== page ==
When to Start Investing ?

moneymaze1Few days back, I received a very interesting email, snippet is as follows “…. I am developing a keen interest in your dividend investing philosophy. The more I read the more I get excited about. The earlier one starts, the better it is and I want to start now……. I am 24 years old and have a full time job for last two years. The earlier I start the better it will be for dividend investing. Can you advise 5 companies where I can invest and forget them…..”.

After exchanging few emails I observed his (I don’t know whether it was his or her, for the sake of this post I will use “his”) parents had taken a low six figure educational loan for him to complete this MBA education. After he started working, in his quest to quickly earn few bucks, he started investing in equity markets and is now under water. Now this reader wants to put his financial house in order.

On a personal note, I have gone through the student debt phase. I can very well understand what it means to be under student loan debt.

I am not a personal finance advisor. So I could not give him any specific advice per se. However, I shared my personal experience and discussed with him a very high level frame which I had followed. This discussion was not directly related to dividend investing. But I think it followed the essence of dividends investing (i.e. strong foundation and small building blocks). I thought of sharing this framework with readers of my blog.

At an outset, I was impressed by his sincere effort to put his financial house in order. I believe realizing the mistake and desire to correct it is like winning half the battle. Without much ado, here are steps that I had followed.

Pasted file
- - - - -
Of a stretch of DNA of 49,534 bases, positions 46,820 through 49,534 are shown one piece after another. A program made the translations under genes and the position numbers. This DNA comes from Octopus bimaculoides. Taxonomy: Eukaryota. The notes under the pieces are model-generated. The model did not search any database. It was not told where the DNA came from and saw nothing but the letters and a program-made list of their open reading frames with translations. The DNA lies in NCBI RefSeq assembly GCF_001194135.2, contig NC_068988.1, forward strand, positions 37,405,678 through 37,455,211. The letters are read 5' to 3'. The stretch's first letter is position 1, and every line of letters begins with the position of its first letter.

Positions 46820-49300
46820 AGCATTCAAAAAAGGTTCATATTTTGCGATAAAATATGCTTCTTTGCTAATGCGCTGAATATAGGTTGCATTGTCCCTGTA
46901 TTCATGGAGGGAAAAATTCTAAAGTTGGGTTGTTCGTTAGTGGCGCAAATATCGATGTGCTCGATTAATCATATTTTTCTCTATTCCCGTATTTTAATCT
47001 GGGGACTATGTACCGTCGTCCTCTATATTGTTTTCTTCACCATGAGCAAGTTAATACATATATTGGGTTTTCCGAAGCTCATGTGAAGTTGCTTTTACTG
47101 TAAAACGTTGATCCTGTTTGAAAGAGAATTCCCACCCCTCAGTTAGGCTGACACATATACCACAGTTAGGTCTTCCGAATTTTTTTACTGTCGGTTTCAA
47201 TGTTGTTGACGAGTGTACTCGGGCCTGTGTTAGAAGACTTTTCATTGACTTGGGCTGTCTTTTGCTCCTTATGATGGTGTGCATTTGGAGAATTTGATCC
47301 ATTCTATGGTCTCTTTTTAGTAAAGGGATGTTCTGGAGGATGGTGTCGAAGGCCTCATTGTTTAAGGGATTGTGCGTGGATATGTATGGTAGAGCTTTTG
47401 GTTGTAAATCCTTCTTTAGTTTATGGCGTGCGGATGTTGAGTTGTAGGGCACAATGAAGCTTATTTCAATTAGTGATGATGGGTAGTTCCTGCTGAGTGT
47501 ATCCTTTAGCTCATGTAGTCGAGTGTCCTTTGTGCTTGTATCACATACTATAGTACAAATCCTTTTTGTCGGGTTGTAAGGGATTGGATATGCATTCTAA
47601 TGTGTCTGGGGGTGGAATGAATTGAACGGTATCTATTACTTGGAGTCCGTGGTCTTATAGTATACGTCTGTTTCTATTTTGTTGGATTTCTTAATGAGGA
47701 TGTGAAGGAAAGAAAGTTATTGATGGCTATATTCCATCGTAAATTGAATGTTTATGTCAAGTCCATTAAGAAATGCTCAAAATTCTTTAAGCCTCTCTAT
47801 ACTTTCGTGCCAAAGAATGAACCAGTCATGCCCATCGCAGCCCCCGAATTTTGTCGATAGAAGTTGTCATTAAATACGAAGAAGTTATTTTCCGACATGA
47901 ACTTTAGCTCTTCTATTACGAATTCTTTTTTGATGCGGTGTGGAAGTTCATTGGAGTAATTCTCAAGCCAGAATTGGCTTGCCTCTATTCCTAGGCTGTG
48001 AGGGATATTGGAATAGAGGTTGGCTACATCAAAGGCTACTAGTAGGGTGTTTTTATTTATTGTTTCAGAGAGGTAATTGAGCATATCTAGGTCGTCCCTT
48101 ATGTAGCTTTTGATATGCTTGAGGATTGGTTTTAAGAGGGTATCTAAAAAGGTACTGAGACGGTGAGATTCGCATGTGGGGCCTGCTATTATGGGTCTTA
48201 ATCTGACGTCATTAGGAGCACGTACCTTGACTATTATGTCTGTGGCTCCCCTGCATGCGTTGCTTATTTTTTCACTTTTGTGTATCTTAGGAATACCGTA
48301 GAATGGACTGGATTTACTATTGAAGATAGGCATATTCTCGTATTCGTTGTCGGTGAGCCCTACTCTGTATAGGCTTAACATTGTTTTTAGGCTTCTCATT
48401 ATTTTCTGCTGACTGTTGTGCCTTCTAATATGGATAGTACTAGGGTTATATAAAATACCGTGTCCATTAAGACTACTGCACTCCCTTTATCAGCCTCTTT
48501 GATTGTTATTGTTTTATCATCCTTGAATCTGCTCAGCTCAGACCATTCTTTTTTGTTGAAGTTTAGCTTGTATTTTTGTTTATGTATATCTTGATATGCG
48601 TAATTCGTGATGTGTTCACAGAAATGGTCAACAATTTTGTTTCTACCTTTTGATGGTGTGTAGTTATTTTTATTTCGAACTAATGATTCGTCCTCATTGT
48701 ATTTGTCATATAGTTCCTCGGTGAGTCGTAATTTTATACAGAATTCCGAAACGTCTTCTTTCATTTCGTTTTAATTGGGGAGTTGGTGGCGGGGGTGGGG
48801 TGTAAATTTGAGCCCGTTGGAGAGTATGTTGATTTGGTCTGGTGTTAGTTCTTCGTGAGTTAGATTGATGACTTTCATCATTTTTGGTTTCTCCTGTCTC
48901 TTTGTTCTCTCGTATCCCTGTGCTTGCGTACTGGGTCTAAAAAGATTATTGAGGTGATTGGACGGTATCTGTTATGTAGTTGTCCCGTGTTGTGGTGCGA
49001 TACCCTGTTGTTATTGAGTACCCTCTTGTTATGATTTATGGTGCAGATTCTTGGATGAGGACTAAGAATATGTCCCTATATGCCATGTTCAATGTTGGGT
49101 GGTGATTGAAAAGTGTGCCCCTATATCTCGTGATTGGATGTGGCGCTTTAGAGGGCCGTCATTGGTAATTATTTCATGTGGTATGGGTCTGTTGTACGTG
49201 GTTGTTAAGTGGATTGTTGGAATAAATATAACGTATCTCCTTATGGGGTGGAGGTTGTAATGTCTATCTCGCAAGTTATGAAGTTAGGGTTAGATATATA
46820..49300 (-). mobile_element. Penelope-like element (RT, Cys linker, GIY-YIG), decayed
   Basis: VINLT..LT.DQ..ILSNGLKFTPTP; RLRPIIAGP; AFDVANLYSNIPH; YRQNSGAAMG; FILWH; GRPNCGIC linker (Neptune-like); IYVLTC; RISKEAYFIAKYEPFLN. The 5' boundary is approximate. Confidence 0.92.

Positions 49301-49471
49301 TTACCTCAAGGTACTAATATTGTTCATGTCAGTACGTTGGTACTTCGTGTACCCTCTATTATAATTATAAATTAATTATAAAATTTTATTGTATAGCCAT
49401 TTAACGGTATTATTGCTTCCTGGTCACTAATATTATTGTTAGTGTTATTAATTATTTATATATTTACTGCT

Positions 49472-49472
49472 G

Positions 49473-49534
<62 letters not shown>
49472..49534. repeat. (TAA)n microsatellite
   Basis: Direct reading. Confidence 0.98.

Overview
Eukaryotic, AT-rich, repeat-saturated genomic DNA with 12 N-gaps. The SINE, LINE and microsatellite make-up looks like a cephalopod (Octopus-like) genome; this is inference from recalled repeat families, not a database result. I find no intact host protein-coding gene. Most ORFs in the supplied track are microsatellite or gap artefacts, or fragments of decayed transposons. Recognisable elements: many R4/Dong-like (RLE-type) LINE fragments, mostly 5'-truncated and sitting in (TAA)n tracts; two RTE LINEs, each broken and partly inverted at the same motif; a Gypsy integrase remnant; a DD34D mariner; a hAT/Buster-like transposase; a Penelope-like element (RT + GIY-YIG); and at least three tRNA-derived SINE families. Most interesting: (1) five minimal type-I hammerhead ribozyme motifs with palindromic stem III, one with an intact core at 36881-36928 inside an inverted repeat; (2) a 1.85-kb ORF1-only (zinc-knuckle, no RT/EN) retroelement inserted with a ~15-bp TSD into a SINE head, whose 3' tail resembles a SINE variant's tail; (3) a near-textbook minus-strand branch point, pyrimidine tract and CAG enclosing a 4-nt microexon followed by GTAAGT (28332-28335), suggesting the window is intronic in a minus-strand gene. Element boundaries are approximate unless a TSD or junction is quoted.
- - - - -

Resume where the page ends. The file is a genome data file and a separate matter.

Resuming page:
(1) Assess state-of-finance: After you get your first job, assess you finance with reference to “incoming cash flow” and “outgoing cash flow”. Once these two factors are mapped out then it is time to figure out how to optimize both sides (i.e. maximize incoming, and minimize outgoing). For the first two years after graduation, debt elimination or reduction should be the primary goal.

(2) Emergency funding: Before you start planning and fantasying of dong anything with your money, build a buffer of emergency funding. Instead of buying a big ticket item or to begin investing, create an emergency funding for self. Depending on your own situation (such expenses and comfort factor) create a cash buffer of Rs. 50000 to Rs. 100,000. Rule of thumb is this buffer should be for at least 6 months of livings expenses. Keep it invested in high interest savings or CD accounts. It can be done over a period of time based your personal situation. The best way is to use recurring deduction from your salary account. The faster you accumulate, the faster you will have additional cash at your disposal for other tasks.

(3) Debt reduction: After emergency funding, this is next big ticket item that you need to worry about. Identify a solution for this. You may think that it is a small amount and your outgoing cash flow analysis may not make it obvious (or significant). However, it is drain on outgoing cash flow, like water continuously dripping out of a water bottle. Since it remains for a long time it just takes forever. My personal opinion is, if possible, discuss with your friend and/or family member (with whom you can), and borrow small amounts to immediately reduce your principal amount. Over a long term, it has a significant impact. This not only reduces your monthly payments, but also the overall interest that one would pay over a period of time. Just avoid any additional loans for first two or three years after you start working. Just focus on building a strong financial foundation.